On One-Handed Catches

You’re going to catch a disc that’s flying quickly past you to your right. It’s a stretch, and definitely will be one handed. Which hand are you going to use?

You might imagine that it’s simply the nearest hand; that the reason you need to be able to catch comfortably with either hand is so that you’re able to use the nearest limb to quickly reach out and grab. And perhaps sometimes that is the case – if someone throws it at you from a couple of yards away you just stick out a hand. But I’m interested in the ones where you have had the time to turn your body, such that neither hand is obviously much nearer to the disc¹.

Perhaps you’re thinking about the spin – that it makes sense to catch with with whichever hand allows you to have it spin into the palm rather than spinning out. There’s an element of truth in that – if you’re catching near the ‘front’ of the disc as it arrives, there is for sure a correct place to put your hand, and if you get it wrong then it may well spin out of your grasp. But I’d argue that 90% of the time, if you have options about where on the rim you grab the disc, then there is little excuse for not going two-handed.

If someone throws it straight at the middle of your chest then there is indeed an easier or harder catch with one hand or the other, depending on the spin. But who cares? Use two hands.

What I’m talking about is those discs where you can only just get a hand to the edge of the disc as it travels past you. You need to snag the edge nearest you as it passes, not somewhere around the front of the disc where spin is important.

As ever, I think there’s a lot going on that most of us haven’t thought about. The shape of the hand is far more relevant than you might have thought.

Reach your right hand out to the right, with the pad of your thumb pointing directly downwards, and then close your fingers to your thumb. You’ll see it’s not some robotic clamp where the pads of the fingers are exactly opposite the pad of your thumb – rather, with your thumb facing directly down your fingers are pointing significantly forwards.

This first picture shows me trying (and not quite succeeding) to get the thumb facing down and the fingers facing up – it’s neither comfortable nor natural. Imagine a disc flying INTO the screen from where you’re sitting – this is NOT how I would catch it.

20160327_173641This next picture shows what happens if I aim my thumb down and just close my fingers naturally – as weird as it might look, this is much more what my hand would look like just before it closes on a fast-moving disc. I’m not looking to have it hit flush in my palm – I’m looking for the edge of it to go between my thumb and fingers, the disc just touching the very edge of my palm between my fingers and thumb, and for the rim to get snagged on my fingers.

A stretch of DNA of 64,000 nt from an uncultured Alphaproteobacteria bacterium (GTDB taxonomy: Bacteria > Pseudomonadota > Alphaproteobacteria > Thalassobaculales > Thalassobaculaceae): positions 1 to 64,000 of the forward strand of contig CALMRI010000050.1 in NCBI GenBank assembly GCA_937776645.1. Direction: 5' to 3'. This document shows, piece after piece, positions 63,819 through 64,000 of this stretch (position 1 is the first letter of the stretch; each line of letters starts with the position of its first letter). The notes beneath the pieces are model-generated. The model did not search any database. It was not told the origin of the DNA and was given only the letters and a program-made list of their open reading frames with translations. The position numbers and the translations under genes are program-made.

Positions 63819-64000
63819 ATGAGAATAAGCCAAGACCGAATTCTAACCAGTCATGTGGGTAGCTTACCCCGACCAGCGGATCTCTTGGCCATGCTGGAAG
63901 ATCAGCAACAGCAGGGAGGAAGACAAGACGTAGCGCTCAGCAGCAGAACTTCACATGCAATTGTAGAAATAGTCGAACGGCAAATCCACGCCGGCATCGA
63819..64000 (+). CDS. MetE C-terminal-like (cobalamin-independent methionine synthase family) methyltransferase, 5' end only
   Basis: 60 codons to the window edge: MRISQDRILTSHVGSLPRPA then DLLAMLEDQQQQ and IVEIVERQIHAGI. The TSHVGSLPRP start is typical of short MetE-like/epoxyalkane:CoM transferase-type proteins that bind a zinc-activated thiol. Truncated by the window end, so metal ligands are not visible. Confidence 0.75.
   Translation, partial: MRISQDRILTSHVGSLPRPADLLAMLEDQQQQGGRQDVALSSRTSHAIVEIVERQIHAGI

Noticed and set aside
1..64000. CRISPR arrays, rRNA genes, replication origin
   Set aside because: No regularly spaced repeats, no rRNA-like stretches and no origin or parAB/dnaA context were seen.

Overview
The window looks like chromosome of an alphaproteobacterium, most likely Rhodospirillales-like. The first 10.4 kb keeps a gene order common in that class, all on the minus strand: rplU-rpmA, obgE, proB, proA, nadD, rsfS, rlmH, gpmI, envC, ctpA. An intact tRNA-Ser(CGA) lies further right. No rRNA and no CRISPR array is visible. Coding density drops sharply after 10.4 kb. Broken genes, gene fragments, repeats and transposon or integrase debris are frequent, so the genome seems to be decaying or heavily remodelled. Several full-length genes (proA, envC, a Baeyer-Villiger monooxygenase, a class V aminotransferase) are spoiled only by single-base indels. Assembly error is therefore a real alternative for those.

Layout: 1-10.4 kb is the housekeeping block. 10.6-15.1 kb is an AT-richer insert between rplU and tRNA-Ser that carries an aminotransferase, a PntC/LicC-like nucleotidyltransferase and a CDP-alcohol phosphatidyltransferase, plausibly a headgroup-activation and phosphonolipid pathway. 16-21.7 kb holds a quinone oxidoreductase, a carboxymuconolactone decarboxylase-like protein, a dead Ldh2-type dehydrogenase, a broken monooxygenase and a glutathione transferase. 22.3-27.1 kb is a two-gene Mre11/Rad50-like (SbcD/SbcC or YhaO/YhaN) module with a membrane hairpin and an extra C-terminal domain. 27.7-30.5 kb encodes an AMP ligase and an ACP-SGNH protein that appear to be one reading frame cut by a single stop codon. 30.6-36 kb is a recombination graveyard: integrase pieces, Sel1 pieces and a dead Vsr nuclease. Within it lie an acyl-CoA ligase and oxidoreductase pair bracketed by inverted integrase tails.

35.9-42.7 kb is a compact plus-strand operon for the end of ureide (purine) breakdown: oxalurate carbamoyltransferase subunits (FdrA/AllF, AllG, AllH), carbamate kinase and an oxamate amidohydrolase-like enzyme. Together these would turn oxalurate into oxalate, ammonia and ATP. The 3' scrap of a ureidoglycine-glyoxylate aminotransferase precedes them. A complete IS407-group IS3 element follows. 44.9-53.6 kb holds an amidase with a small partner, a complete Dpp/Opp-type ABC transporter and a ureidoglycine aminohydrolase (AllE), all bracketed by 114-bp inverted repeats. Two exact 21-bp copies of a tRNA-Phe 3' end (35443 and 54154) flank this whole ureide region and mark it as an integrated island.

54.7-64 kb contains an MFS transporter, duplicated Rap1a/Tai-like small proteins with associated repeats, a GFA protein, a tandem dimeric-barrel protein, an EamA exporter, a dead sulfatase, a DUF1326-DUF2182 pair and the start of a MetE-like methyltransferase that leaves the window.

20160327_173647If the disc is flying quickly at waist height to your right, and you go to grab the nearest point of the disc with your right hand as it goes past, your fingers will be pointing slightly forwards. If the pad of your thumb tries to catch the top of the disc, the pads of your fingers will be facing forward – and will catch on the rim².

And unless the disc is travelling very slowly and spinning very fast, the forward motion of it will make the direction of spin irrelevant – all you have to do is snag the rim, on the side nearest to you, as the disc goes past. The forward momentum of the disc will ensure it doesn’t spin out backwards, even if it does have the ‘wrong’ spin. It will stick, giving you plenty of time to close your hand properly and complete the catch, even if your timing is a fraction off.

But now imagine that the disc is up over shoulder height, still out to your right, such that you go with the fingers on top. Reach out for an imaginary grab now, and I pretty much guarantee that you’ll have the pads of your fingers pointing basically down.

Just like before, the only way to generate stopping power on the top of the disc is with the flat – and grippy – pad of the digit making maximum contact, so the fingers must point down³. But now, for a high, right-handed catch of a disc to your right, your thumb is pointing away from where the disc is coming – and now it’s your thumb that is under the disc where the rim is.

You won’t usefully snag anything – the disc will just run over the knuckles of the thumb and disappear, unless you happen to time the catch exceptionally well. It looks more like this…

20160327_173833Imagine a disc flying into the screen from where you are sitting – is this thumb going to snag anything? You’d better time the catch; there is no insurance whatsoever here.

Surely we’ve all seen those drops? Reaching out for a high disc, coming past you at pace, and it just doesn’t stick? This is why it’s hard.

Or rather, this is why the ‘correct’ catch is easy – the fingers or thumb will snag the rim, even if your timing isn’t perfect.

So what is ‘correct’ for that high disc out to your right? The left hand! Reach out from where you’re sitting right now, left-handed and high to the right, with your fingers on top. Look at that thumb! Wiggle it and see which way it bends. You could snag anything on that. If the rim of the disc hits the pad of that forward-facing thumb, your chances of making the catch are hugely better than the right handed attempt.

Conclusion – which hand you catch with often depends largely on whether you are thumb on top (lower catches; use the obvious hand) or fingers on top (higher catches; reach across your body with the other hand).

And the secondary point is that some of you might not even have tried snagging the disc at all – it isn’t always taught. People can go for years trying to always manage the spin, or focussing on the middle of the disc. But that rim on the disc is a very useful thing, so why not see if you can’t develop a catching method that makes better use of it?

If that all sounds mad, and wildly different from how you’ve been taught, then go out and try it. You might just catch some things you never believed you could.

There is a best way to catch for every situation, and the ‘snag’ is something you need in your toolbox. It isn’t the only way you will use, or even anywhere near the most common (2 hands, dammit!). But it will get you 90% of your ‘Wow!’ catches.

¹ Of course, if you’ve turned sideways, there is sometimes a slight preference for the hand further away from the thrower as that one will have fractionally more time than the one nearer the thrower – the disc arrives there later – but still, if the disc is travelling quickly, the difference is often minimal.